Use of Herbal Medicine in Primary Care Patients with Mood and Anxiety Disorders

Published in: Psychosomatics, v. 46, no. 2, Apr. 2005, p. 117-122

Posted on RAND.org on December 31, 2004

by Peter Roy-Byrne, Alexander Bystritsky, Joan Russo, Michelle G. Craske, Cathy D. Sherbourne, Murray Stein

Read More

Access further information on this document at psy.psychiatryonline.org

This article was published outside of RAND. The full text of the article can be found at the link above.

Studies have documented the increasing use of complementary and alternative medicine over the last decade, especially in distressed individuals with symptoms of anxiety, depression, and pain. Herbal medicine is a specific form of complementary and alternative medicine often used by individuals seeing traditional medical practitioners and, hence, has the potential to interact with other medically prescribed treatments. The study examined the use of herbal medicine in a group of primary care patients with symptoms of anxiety and depression. The rate of use of herbal medicines was 11%, and use was selectively associated with a diagnosis of major depression, higher education, and a lower burden of medical illness. Use was not associated with receipt of pharmacotherapy or psychotherapy for anxiety or depression.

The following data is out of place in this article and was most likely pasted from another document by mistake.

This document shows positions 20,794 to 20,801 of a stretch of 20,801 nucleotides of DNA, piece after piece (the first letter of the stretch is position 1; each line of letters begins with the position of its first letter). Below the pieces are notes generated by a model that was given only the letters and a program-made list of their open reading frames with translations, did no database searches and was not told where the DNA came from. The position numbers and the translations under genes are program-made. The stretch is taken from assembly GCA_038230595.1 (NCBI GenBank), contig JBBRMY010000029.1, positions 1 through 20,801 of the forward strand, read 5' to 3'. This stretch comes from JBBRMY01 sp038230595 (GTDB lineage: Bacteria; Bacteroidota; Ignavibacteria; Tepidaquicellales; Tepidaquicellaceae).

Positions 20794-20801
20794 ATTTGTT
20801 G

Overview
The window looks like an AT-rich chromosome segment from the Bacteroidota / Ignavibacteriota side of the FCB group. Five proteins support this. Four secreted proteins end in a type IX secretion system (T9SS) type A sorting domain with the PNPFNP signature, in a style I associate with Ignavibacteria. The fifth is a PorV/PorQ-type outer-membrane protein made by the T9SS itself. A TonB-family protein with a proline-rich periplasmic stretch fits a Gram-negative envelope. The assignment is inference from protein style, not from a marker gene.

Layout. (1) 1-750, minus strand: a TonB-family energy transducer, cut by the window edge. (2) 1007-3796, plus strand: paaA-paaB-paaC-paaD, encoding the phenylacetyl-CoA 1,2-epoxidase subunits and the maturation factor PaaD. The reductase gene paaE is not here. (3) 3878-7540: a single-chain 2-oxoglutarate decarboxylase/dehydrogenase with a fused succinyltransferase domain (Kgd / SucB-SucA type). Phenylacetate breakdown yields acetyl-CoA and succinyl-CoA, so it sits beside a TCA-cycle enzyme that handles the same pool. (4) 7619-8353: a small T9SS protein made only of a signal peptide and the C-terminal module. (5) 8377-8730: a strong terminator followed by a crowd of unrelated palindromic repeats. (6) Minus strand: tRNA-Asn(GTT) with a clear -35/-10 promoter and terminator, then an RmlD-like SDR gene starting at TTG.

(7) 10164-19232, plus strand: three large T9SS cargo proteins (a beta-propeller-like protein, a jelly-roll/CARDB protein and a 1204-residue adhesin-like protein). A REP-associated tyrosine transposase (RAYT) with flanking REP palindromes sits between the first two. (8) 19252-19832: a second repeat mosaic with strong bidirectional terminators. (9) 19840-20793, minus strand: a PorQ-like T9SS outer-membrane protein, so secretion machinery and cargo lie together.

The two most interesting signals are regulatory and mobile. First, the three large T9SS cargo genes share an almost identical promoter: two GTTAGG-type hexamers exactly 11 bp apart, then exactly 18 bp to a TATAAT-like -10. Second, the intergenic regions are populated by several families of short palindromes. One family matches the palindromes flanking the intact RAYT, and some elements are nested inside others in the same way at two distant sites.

This report is part of the RAND Corporation external publication series. Many RAND studies are published in peer-reviewed scholarly journals, as chapters in commercial books, or as documents published by other organizations.

The RAND Corporation is a nonprofit institution that helps improve policy and decisionmaking through research and analysis. RAND's publications do not necessarily reflect the opinions of its research clients and sponsors.